A little farther down the street, we saw a sign that was propped against one of the construction sites that said “Make way for bikes,” hinting that that part of the construction will be specifically for bikes and not cars. That sounds good and all, because it’s good for people to work out and not cause pollution, but what about the people who are forced to drive because of a disability? Where can they park their cars if all of the street parking has been taken over by bike lanes?

As we drove down the street we saw different stages of gentrification, almost like the different stages of a disease. Creeping down the street, fancy buildings, luxury condos and workout centers were taking over humble barbershops, mom and pop grocery stores and taco trucks. It was so profound that it was palpable, the gentrification and the displacement.

When we got to our final destination, 90th and International, we saw a gathering of cops overseeing sanitation workers power washing houseless people to “persuade” them to leave this area and never return. The water that was being sprayed had many dangerous acidic chemicals that over time will cause severe skin diseases to these houseless people.

We knew why they were doing this, of course. In their eyes, the houseless people look unsightly. To all of those who do not know what that means, it means ugly, or not nice to look at.

And if they want gentrifiers moving into this neighborhood, they want it to look clean and new and to them, and houseless people just … don’t. Instead of helping the houseless people by providing them with housing, or maybe a bath or some food, they just want to kick them out.

Investigating Bus Rapid Transit

by Amir Cornish

The constructions worker was wearing an orange and bright yellow suit vest.

When I saw the water go on the payment and when it touched the ground, it splashes like a water park pool party. Then I saw some bikes lanes on the road. It is a great thing to take bike rides, but we need space for cars to park. When I saw the streets, it was like a river flowing through my heart.

I was on the corner of International and 82nd Boulevard. It was a construction site for Bus Rapid Transit. They are slicing the streets in half because they are taking three lanes to build BRT.

What is BRT? Bus Rapid Transit is a bus-based mass transit system sometimes described as a “surface subway.” BRT aims to combine the capacity and speed of light rail metro with the flexibility, lower cost and the simplicity of a bus system.

Who is funding the BRT? It’s funded by 100.0 percent by

  1. Bay Area Toll Authority
  2. AC Transit East Bay Bus Rapid Transit
  3. Federal Highway Administration

My Oakland home – stolen

by Ziair Hughes

My home is being taken from me. They say Oakland is a beautiful place, but why are our people living on the boulevards and streets?

The police sprayed toxic water on the homeless people on International Boulevard. There is a store where the homeless people stay; it’s like World War I. The police blocked off three lanes to build the BRT (Bus Rapid Transit).

On November the 7th we decided to go to City Hall to deliver our FOIA (Freedom of Information Act) requests. It was almost the end of class. We showed up at the Mayor’s Office. A lady who works at the Mayor’s Office asked, “Why are you here?”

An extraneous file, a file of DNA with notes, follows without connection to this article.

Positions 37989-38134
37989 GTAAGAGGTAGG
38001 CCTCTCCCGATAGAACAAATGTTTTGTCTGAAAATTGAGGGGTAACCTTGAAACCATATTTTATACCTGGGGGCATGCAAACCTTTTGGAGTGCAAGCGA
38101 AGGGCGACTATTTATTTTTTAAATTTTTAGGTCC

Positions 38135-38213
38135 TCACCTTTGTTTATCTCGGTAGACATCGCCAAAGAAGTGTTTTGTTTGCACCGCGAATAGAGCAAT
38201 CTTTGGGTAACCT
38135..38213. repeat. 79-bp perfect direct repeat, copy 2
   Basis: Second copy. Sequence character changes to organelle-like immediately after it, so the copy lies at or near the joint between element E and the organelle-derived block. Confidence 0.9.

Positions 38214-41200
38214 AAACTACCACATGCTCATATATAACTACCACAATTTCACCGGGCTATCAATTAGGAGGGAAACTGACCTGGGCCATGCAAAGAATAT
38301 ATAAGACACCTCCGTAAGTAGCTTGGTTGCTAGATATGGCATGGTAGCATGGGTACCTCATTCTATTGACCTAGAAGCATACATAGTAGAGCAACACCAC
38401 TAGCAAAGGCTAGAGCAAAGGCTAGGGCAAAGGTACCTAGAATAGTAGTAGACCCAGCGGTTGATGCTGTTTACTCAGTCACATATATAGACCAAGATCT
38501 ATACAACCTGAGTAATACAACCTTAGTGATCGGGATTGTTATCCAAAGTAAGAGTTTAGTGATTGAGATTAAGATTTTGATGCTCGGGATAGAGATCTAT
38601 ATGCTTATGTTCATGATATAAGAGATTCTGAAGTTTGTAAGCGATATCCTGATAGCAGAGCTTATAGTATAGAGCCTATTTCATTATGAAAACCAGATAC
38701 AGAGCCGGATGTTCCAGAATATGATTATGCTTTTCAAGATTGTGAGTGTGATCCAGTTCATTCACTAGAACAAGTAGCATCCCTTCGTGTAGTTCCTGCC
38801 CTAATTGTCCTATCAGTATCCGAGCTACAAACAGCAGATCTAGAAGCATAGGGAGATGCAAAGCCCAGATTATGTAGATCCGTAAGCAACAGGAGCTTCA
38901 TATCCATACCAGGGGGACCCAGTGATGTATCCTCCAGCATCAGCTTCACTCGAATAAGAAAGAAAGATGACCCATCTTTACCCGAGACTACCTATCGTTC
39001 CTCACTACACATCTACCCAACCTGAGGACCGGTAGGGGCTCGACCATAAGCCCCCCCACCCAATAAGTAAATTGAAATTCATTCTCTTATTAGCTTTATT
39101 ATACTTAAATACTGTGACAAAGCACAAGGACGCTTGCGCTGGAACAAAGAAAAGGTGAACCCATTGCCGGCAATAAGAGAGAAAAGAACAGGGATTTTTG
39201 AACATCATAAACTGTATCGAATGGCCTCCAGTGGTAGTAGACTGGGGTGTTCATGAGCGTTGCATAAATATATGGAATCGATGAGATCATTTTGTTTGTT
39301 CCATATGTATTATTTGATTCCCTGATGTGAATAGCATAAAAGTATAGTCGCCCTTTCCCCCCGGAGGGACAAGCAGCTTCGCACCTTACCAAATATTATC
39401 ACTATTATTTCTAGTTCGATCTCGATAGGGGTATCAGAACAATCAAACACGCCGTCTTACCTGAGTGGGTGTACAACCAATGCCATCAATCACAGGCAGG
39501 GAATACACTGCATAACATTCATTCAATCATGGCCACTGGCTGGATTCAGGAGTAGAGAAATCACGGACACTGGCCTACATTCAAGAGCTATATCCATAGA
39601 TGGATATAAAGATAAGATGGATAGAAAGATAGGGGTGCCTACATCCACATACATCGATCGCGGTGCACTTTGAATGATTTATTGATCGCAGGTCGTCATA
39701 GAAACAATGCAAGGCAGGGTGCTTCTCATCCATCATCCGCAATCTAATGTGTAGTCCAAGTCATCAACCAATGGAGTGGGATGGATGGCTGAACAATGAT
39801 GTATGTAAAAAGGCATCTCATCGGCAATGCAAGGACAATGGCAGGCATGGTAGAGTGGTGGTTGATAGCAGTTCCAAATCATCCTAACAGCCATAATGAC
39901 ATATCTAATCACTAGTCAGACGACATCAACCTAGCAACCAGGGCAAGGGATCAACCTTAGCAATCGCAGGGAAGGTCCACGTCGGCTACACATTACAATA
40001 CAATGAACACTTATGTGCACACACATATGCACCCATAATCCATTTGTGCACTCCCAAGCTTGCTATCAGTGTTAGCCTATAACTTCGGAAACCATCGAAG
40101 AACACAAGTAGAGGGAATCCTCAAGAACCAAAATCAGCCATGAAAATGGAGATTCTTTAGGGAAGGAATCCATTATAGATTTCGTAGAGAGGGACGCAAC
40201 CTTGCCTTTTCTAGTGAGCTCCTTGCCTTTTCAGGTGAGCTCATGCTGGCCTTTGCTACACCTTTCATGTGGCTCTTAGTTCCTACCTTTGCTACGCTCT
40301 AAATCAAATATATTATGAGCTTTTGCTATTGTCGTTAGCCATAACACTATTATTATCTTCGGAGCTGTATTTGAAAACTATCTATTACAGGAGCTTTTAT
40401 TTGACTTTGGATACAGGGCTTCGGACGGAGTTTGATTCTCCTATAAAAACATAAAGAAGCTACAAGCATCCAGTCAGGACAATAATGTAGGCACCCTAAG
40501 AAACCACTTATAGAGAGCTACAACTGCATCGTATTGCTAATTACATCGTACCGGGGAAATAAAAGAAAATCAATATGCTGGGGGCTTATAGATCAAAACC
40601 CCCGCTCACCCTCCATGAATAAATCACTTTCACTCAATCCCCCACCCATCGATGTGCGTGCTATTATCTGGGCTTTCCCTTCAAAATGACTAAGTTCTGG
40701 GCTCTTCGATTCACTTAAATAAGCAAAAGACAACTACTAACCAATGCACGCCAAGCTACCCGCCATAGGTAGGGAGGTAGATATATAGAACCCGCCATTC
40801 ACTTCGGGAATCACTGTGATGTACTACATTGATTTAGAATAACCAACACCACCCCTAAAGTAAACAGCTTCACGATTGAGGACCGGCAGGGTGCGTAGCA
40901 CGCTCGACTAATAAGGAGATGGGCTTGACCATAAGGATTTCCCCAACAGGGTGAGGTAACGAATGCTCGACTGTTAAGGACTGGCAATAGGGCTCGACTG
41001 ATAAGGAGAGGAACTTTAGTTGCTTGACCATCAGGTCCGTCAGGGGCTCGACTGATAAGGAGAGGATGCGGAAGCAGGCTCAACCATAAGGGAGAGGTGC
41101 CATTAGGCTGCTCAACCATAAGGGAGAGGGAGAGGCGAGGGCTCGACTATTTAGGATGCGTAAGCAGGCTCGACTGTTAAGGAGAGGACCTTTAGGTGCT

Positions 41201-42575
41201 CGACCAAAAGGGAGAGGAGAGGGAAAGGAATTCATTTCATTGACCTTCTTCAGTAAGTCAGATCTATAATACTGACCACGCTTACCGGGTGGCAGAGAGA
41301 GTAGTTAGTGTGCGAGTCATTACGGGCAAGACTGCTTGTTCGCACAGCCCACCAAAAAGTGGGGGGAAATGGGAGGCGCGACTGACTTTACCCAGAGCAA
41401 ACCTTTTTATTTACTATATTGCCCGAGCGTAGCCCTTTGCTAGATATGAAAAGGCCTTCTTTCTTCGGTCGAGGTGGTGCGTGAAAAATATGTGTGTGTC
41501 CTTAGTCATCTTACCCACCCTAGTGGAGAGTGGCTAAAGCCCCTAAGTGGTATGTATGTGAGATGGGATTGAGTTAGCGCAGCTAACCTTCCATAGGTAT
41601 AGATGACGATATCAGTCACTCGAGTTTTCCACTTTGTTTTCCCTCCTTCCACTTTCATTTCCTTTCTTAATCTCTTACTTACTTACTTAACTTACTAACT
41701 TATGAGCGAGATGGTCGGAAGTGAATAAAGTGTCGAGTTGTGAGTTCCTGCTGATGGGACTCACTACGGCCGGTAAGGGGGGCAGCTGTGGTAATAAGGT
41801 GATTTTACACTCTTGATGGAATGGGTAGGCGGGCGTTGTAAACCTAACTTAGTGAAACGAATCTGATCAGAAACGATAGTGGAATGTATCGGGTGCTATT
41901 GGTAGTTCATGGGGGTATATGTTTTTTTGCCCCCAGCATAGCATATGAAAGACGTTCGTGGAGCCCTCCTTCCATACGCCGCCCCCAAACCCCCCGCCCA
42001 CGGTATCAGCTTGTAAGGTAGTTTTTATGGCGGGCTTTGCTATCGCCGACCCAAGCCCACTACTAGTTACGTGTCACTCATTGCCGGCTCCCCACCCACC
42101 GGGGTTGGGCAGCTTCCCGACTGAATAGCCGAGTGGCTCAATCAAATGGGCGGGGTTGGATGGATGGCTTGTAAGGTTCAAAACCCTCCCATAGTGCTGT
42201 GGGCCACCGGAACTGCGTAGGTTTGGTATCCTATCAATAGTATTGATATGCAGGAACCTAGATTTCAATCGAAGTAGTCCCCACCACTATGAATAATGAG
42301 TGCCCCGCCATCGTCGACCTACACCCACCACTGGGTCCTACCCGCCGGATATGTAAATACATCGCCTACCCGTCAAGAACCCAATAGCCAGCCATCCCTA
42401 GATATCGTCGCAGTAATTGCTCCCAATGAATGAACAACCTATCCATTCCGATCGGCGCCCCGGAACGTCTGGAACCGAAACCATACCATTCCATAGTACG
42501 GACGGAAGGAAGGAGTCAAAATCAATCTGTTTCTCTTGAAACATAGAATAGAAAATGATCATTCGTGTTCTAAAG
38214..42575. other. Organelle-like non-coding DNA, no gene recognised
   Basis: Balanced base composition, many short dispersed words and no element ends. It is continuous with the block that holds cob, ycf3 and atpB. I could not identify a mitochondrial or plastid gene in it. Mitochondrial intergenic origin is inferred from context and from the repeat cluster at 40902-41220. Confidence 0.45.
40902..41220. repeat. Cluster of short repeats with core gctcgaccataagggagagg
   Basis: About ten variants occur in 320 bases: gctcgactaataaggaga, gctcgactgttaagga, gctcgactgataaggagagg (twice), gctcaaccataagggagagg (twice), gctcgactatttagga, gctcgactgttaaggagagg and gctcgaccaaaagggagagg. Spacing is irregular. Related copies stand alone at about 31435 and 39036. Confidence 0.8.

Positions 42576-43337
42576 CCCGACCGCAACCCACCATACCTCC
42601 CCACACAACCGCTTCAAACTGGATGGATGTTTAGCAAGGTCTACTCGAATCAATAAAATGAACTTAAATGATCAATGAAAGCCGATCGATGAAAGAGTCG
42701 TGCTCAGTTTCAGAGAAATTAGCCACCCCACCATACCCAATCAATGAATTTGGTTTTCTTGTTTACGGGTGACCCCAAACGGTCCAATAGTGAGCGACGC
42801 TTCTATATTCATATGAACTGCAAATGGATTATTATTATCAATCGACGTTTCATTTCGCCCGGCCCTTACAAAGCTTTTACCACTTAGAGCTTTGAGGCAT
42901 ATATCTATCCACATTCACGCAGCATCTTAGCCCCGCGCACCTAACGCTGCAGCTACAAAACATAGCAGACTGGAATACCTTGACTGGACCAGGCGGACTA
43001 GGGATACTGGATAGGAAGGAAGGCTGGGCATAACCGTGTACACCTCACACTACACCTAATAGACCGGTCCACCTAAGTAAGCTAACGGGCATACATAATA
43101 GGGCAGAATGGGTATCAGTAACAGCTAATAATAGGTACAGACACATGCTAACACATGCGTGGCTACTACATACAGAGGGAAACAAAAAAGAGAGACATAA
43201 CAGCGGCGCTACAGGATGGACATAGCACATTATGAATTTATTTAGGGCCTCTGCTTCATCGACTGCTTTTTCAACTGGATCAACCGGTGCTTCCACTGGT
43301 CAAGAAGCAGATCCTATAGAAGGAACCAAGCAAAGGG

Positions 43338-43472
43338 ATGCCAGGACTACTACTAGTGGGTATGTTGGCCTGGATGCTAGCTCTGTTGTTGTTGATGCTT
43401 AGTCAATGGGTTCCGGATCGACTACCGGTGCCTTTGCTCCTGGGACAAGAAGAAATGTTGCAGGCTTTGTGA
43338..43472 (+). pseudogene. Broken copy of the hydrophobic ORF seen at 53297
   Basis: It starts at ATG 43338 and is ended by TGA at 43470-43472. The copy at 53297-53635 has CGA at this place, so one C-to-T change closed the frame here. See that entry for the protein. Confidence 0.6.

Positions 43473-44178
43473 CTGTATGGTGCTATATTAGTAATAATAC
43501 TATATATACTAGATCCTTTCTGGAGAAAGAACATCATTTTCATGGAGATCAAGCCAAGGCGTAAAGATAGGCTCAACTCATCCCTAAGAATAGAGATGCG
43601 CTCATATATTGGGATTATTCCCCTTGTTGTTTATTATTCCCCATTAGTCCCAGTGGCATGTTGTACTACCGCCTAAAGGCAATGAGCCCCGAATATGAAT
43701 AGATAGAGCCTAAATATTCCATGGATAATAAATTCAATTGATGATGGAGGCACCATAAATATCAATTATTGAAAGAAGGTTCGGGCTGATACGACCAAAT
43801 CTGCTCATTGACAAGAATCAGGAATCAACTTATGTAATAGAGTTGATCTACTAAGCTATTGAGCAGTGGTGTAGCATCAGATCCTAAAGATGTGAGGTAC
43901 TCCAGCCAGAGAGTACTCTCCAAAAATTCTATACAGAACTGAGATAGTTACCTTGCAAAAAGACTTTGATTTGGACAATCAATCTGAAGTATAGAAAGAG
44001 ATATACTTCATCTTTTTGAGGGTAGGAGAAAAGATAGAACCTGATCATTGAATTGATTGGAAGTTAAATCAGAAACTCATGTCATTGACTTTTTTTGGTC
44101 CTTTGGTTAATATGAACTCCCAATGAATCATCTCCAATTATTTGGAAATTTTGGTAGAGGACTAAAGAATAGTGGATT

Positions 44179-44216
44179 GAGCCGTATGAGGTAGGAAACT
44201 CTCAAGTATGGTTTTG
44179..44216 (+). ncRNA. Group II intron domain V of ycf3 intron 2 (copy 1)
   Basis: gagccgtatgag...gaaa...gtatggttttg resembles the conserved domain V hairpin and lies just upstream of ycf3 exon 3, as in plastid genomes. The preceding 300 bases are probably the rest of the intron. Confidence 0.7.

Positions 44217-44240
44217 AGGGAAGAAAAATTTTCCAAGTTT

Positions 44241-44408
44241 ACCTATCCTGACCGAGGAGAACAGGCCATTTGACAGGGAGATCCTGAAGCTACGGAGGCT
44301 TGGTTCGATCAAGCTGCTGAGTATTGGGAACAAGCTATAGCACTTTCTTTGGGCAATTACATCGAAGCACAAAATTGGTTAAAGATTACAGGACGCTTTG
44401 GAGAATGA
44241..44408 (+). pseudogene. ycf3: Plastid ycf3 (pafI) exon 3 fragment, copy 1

She was refusing to let us see the mayor. We told her why we were there to deliver our FOIAs. They made an excuse so we would leave, so we gave them our FOIAs. Then two weeks later, they said there were no documents.


Transportation-Gentrification-cover-223x300, Transportation gentrification: How Bus Rapid Transit is displacing East Oakland, Culture Currents
This is the cover of the students’ report.

As of the publishing of this youth and family WeSearch report, the City of Oakland has denied that they have any documents relevant to any of our 14 FOIA requests, even though ALL of the websites and public relations material states clearly that the City of Oakland is a funder of the billion dollar BRT.

In finality, the point we are making is that the expansion of this transportation agency is directly leading to gentrification. We are seeing this happen in our neighborhood now, but it has happened before.

Ten years ago in San Francisco, the T-Third Street light rail line known as the T-Train was opened, but over the construction period that kept the street torn up for five years, many Black-owned businesses closed their doors forever, and the people in the neighborhood were denied jobs and contracts, so the light-rail construction “boom” was a bust for the residents, the start of a tidal wave of gentrification that has nearly wiped out the Black population from San Francisco.

Oakland, following their example, is now mowing through our neighborhoods power-washing houseless people and evicting housed people, many of whom have lived here their entire lives. Like I said before, this is just another excuse for the City of Oakland to kick out the actual residents of Oakland to make way for new, higher paying citizens.

Deecolonize Academy is a revolutionary, intergenerational school for the people and by the people, teaching relevant, conscious, arts- and science-based education for our children ages 3-18. The school, along with POOR Magazine, is located at Homefulness, 8032 MacArthur Blvd, Oakland, and can be reached at 510-435-7500, via or on Facebook. Learn more at Deecolonize Academy.